the steamer was by a leaky long-boat which would hold about thirty men. Definite orders came to report the regiment to General Strong
at Morris Island
without delay, and at 10 P. M. the embarkation began.
By the light of a single lantern the men were stowed in the boat.
Rain was pouring down in torrents, for a thunderstorm was raging.
Throughout that interminable night the long-boat was kept plying from shore to vessel and back, while those on land stood or crouched about in dripping clothes, awaiting their turn for ferriage to the steamer, whose dim light showed feebly in the gloom.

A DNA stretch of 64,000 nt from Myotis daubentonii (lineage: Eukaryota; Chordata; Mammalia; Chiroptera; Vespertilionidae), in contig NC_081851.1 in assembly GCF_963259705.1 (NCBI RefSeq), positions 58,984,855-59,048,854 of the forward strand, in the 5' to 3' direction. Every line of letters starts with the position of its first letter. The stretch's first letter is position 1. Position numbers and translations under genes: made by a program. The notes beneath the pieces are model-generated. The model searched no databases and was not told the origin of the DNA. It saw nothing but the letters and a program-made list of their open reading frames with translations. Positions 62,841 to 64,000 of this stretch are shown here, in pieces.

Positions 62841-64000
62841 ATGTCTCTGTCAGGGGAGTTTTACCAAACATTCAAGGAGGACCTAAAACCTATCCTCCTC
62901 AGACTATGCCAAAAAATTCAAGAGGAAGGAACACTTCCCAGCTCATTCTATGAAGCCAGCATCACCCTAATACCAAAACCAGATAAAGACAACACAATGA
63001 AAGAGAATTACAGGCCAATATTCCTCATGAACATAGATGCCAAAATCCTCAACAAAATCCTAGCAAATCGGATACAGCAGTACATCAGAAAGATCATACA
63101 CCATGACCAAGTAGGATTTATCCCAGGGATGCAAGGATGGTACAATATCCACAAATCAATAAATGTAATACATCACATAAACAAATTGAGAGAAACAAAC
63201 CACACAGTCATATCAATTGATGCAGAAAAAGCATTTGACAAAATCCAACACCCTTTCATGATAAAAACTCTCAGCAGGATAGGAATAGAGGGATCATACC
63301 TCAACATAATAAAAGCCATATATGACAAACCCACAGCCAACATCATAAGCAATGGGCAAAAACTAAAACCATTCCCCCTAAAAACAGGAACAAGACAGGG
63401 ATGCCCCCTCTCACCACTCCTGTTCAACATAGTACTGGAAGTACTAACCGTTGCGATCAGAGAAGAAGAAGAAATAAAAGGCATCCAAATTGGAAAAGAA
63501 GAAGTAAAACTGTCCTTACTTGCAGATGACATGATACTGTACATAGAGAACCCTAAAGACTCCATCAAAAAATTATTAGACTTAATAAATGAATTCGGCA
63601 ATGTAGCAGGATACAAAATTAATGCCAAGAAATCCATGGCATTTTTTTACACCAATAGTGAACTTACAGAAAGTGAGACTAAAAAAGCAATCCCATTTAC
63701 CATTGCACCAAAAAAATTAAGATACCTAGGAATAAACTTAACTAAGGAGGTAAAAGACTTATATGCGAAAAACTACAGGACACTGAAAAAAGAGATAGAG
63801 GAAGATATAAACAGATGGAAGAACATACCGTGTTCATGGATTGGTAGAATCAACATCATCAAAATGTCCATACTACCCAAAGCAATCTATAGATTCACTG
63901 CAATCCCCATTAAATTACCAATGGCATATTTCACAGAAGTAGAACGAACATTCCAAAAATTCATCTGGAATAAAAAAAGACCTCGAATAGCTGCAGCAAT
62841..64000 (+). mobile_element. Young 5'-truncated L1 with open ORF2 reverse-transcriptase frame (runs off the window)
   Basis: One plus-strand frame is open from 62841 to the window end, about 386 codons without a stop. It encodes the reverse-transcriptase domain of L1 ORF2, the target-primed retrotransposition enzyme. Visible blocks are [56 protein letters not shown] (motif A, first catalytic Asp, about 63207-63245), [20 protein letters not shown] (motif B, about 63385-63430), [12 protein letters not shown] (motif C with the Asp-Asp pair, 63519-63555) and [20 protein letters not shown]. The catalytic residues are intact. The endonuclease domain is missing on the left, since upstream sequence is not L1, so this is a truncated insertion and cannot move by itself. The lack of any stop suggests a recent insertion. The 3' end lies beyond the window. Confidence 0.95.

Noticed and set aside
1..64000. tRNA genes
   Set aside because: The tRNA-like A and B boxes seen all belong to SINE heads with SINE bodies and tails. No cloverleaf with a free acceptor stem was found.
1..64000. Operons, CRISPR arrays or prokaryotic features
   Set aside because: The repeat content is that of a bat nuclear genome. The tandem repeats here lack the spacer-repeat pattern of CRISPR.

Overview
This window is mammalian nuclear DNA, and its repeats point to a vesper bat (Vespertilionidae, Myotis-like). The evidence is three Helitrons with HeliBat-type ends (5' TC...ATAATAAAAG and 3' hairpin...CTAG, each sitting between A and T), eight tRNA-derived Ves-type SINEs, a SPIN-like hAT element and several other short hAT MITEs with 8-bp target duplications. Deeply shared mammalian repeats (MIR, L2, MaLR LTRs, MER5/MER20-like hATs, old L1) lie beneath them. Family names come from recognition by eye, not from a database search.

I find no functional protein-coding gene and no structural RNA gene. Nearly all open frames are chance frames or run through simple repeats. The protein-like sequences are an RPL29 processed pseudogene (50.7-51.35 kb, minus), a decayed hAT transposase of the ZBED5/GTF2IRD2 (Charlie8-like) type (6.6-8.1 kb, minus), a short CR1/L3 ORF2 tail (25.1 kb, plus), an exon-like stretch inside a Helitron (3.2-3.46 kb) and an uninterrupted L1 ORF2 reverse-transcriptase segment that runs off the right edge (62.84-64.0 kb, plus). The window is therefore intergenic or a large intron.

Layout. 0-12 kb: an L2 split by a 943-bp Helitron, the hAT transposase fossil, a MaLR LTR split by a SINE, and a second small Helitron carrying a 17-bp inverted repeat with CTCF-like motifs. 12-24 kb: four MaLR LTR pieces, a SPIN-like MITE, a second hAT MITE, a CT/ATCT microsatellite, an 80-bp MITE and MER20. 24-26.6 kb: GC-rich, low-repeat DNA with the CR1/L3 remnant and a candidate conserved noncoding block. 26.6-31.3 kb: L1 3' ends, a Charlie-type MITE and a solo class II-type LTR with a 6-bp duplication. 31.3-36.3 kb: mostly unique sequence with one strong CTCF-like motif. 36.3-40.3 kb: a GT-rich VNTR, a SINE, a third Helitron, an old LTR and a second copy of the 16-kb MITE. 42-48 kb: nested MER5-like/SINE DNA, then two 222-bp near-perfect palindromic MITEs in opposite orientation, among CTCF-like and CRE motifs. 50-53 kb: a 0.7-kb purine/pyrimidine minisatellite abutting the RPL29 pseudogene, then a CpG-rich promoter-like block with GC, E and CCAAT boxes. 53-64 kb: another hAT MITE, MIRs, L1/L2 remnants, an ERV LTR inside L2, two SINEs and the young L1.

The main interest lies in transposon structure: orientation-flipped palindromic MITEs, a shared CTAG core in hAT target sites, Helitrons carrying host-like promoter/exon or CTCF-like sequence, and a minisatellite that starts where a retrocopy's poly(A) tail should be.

The boat journey was made with difficulty, for the current was strong, and the crowded soldiers obstructed the rowers in their task.
It was an all night's work.
saw personally to the embarkation; and as daylight was breaking he stepped in with the last boat-load, and himself guided the craft to the ‘Hunter
Thus with rare self-sacrifice and fine example, he shared the exposure of every man, when the comfortable cabin of the steamer was at his disposal from the evening before.